Since Labor Day weekend, the conversation surrounding Hollywood economics has been almost exclusively about disappointment. From 'Warrior' all the way through 'The Girl With the Dragon Tattoo,' new releases have financially underwhelmed to the point that all the year-to-year box-office gains made during the second and third quarters of 2011 -- after a terrible first quarter -- were washed away. 2011 will likely finish around 4 or 5 percent behind 2010 in box-office revenue -- a stat that maybe didn't seem possible when 'Harry Potter,' 'Bridesmaids' and 'Transformers' were making money hand over fist. All of which is to say, 2011 wasn't the best year for the movie business, relatively speaking -- it will still be the third-highest grossing year in history -- which is what makes the success of 'The King's Speech' still stunning 13 months after its initial release.
Released in four theaters on Nov. 26, 2010, 'The King's Speech' was seen as a likely Best Picture favorite, but perhaps not a box-office juggernaut. About that: despite never finishing higher than fourth at the domestic box office, 'The King's Speech' earned $138,797,449 between 2010 and 2011. This year alone, the Best Picture winner grossed $115.8 million -- better than films like 'Hop,' 'Paranormal Activity 3,' 'Bad Teacher,' 'Just Go With It,' 'The Muppets,' and, possibly, 'The Girl With the Dragon Tattoo' and 'The Adventures of Tintin.'
Globally, 'The King's Speech' grossed over $414 million, more than 2011 successes like 'The Help,' 'Bridesmaids,' 'Captain America: First Avenger,' 'X-Men: First Class,' and 'Super 8.'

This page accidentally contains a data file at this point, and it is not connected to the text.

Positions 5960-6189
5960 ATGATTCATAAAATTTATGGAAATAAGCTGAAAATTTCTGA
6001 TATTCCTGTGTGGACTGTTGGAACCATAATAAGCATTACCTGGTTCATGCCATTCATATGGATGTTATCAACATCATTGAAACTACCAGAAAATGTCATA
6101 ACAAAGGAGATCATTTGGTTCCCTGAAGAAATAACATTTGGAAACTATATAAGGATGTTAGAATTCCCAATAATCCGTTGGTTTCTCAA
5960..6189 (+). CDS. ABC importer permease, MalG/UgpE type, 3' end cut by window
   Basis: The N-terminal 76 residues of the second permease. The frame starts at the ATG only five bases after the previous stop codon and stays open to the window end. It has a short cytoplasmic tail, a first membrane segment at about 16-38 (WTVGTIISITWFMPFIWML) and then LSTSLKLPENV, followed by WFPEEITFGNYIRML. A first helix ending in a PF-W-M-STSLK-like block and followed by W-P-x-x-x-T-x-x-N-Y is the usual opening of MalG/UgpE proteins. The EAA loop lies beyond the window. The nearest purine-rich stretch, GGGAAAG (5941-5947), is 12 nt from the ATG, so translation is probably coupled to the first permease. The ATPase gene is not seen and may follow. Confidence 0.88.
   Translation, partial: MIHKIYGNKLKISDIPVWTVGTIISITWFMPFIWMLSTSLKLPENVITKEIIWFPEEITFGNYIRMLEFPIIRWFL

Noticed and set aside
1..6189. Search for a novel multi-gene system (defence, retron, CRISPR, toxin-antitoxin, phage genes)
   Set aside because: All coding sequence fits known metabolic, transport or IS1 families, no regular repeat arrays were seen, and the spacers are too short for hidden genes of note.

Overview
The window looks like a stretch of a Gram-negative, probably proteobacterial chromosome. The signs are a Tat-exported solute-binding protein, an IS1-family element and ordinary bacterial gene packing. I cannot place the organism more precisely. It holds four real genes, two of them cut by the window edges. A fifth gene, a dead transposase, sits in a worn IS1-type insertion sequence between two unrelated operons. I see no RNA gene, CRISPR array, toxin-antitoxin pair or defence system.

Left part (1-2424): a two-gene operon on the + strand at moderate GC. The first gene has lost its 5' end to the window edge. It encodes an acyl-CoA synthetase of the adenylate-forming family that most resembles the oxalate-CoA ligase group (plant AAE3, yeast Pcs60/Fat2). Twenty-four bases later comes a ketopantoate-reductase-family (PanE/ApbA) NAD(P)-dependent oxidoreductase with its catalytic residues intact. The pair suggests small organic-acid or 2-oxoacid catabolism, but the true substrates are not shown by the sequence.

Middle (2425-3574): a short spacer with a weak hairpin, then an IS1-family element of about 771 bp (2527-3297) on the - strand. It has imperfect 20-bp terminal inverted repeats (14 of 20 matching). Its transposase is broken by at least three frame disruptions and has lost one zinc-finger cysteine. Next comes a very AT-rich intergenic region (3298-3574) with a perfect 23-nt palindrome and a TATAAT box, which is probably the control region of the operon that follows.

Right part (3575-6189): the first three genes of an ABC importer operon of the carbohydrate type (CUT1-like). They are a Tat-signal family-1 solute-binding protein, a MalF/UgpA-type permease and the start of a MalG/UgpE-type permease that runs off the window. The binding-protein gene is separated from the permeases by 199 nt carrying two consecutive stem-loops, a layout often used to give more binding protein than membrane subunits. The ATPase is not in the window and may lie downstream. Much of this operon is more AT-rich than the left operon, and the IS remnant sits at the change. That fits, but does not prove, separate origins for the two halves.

Those figures wouldn't be all that surprising if 'The King's Speech' weren't 'The King's Speech.' After all, it seems that studios can't get moviegoers to buy tickets for "sure things" like 'Dragon Tattoo' and 'The Muppets,' but The Weinstein Company was able to get Average Joes and Janes to plunk down hard-earned money to watch a story about a British king with a speech impediment. Think about that one, especially in light of the fact that similar art-house leaning 2011 releases -- like the Weinstein Company released 'My Week With Marilyn' and 'The Artist' -- aren't catching on nearly as well. That could change post-Oscar nominations, as things did with 'The King's Speech,' but it seems unlikely that either will scale such great box office heights.
All of which raises the question: What was it about 'The King's Speech' that struck such a chord with audiences? Seriously, I'm asking. To take nothing away from the quality of the film, doesn't $414 million in global grosses seem absurd for a movie like 'The King's Speech'? And yet, less than a year ago, it was the box-office hit that kept on giving: the Tom Hooper-directed film spent 11 weeks in the top-ten. 11 weeks! The thing was like a mini-'Titanic'!
So: Why did you see 'The King's Speech,' when it seems like you're less likely to head to the movies now?
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